It wasn’t until the Representation of the People (Equal Franchise) Act in 1928 that women in the UK were finally given the same voting rights as men. Campaigners had been pushing for such a development for decades, however, progress had been far too slow for some. In 1903, a small group of frustrated activists, headed by Emmeline Pankhurst, broke away from the Suffragists and chose to attack the system more aggressively by smashing windows, burning down buildings, chaining themselves to Buckingham Palace, and spending time in prison, all in an effort to be heard. One of these “suffragettes,” Emily Davison, was even killed when she stepped in front of King George V’s horse at the Epsom Derby. On February 26th, 1913, with the protests as forceful as ever, the following letter appeared in the Daily Telegraph, written by a suffragette named Bertha Brewster.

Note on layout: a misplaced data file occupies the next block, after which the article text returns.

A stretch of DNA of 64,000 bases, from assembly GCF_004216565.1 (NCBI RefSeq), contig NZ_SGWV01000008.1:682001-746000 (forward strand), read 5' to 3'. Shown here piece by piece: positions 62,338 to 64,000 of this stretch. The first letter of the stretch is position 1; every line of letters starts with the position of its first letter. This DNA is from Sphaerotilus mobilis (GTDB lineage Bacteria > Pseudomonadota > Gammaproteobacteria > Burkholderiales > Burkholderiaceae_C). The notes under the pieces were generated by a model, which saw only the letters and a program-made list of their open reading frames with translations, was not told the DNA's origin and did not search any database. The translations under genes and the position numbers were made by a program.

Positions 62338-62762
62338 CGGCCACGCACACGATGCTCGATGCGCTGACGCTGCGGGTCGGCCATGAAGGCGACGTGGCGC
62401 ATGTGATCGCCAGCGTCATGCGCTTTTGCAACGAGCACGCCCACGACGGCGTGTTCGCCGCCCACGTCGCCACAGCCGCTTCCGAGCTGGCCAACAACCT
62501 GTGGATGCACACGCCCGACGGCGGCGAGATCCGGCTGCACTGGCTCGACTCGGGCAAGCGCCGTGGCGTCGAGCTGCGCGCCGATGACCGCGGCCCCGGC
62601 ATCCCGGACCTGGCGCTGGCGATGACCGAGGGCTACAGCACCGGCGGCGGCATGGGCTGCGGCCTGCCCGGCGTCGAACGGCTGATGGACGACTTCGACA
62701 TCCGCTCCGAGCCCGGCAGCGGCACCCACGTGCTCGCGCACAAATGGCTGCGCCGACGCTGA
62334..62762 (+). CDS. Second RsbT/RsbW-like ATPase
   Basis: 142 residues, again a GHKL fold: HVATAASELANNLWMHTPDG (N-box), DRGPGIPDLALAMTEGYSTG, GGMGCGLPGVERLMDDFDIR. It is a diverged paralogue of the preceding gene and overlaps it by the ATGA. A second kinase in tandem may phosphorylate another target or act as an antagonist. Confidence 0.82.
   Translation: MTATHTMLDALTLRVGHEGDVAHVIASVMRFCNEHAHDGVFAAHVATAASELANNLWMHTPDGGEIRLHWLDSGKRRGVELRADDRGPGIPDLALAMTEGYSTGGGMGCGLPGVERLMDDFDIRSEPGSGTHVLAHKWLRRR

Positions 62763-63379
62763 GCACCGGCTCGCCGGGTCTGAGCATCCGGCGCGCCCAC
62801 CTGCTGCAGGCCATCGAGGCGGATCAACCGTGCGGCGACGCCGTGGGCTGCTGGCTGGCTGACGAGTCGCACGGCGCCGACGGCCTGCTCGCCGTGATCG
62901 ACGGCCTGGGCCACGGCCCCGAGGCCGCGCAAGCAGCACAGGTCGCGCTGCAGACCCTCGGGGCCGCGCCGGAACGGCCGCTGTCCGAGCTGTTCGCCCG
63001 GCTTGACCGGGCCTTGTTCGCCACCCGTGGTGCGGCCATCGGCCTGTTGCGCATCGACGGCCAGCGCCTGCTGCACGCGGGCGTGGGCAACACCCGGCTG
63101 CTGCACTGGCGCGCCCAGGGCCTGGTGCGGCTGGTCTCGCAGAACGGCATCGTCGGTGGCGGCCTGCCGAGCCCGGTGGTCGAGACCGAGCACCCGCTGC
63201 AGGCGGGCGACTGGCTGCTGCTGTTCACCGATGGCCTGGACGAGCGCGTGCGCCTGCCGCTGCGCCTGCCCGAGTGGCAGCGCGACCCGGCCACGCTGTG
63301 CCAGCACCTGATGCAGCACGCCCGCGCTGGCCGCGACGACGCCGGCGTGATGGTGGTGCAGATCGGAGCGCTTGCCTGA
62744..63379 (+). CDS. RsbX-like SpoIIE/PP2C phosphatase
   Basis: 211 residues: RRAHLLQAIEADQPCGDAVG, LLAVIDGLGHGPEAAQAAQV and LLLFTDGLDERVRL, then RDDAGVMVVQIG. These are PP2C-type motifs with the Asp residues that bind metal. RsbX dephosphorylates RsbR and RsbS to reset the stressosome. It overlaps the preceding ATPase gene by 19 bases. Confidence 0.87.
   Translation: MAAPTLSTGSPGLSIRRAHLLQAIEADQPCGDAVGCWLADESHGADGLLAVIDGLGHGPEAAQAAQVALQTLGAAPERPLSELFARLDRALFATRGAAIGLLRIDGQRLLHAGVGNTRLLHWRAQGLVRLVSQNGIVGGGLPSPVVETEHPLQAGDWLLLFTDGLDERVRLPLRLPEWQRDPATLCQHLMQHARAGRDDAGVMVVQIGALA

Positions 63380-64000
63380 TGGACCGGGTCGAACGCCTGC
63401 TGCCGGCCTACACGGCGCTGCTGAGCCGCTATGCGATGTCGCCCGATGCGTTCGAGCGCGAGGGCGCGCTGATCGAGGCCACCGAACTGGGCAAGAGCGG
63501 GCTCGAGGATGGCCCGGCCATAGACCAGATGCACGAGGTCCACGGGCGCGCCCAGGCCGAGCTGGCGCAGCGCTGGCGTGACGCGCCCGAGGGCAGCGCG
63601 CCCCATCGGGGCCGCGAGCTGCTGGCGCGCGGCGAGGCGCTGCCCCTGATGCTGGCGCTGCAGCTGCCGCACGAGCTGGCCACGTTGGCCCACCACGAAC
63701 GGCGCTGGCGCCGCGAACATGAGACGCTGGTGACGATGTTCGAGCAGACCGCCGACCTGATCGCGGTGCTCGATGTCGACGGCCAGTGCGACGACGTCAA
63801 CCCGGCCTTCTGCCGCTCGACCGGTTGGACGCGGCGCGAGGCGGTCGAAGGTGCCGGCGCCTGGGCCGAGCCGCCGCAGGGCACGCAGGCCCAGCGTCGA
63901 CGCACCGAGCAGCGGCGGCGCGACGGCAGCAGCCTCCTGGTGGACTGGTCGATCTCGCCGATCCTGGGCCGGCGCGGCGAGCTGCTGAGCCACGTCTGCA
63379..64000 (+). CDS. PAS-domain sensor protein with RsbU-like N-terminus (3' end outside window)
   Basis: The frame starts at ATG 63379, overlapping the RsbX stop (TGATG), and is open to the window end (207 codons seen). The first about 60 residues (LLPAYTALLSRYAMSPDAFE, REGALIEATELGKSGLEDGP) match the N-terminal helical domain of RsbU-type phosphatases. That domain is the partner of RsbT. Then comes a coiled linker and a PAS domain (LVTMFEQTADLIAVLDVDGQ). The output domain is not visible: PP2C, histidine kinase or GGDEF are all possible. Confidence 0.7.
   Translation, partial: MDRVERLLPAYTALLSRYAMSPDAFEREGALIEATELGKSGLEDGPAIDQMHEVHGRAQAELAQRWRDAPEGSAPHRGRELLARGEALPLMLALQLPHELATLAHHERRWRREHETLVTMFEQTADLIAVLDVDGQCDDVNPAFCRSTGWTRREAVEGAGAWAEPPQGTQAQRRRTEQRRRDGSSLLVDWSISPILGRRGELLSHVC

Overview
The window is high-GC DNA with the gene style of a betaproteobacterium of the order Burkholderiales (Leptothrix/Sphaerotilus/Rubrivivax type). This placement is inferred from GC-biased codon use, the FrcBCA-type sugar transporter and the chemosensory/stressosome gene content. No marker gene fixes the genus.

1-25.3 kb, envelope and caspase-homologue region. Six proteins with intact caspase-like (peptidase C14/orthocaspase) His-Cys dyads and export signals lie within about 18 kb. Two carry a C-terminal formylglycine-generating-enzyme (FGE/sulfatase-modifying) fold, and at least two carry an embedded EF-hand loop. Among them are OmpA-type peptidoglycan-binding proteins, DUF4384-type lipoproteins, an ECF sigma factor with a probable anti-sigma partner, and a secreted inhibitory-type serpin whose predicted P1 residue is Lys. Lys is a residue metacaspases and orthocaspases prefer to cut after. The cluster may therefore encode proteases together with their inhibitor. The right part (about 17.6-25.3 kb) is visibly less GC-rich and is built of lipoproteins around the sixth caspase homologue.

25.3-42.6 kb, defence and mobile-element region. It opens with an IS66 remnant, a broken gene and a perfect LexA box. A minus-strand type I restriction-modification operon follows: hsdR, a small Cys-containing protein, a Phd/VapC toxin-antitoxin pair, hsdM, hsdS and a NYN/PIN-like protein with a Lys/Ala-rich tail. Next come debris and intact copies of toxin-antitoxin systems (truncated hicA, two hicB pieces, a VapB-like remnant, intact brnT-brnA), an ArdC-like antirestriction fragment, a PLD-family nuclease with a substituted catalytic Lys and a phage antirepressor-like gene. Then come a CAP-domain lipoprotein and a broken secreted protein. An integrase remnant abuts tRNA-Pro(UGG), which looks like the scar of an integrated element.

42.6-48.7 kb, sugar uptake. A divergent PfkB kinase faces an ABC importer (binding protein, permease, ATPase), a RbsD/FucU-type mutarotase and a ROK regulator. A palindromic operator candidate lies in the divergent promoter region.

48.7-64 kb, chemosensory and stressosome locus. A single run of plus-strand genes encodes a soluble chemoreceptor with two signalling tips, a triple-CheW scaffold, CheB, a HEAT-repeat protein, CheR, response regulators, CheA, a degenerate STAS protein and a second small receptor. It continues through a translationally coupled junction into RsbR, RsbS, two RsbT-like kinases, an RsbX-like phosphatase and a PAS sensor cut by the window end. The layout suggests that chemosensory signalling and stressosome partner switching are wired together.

This letter, along with 121 other fascinating pieces of correspondence, can be found in More Letters of Note, the follow-up to the bestselling Letters of Note book. More info here.
(Source: More Letters of Note; Image: Annie Kenney and Christabel Pankhurst in 1908, via Wikipedia.)
Everyone seems to agree upon the necessity of putting a stop to Suffragist outrages; but no one seems certain how to do so. There are two, and only two, ways in which this can be done. Both will be effectual.
1. Kill every woman in the United Kingdom.
2. Give women the vote.
Yours truly,Bertha Brewster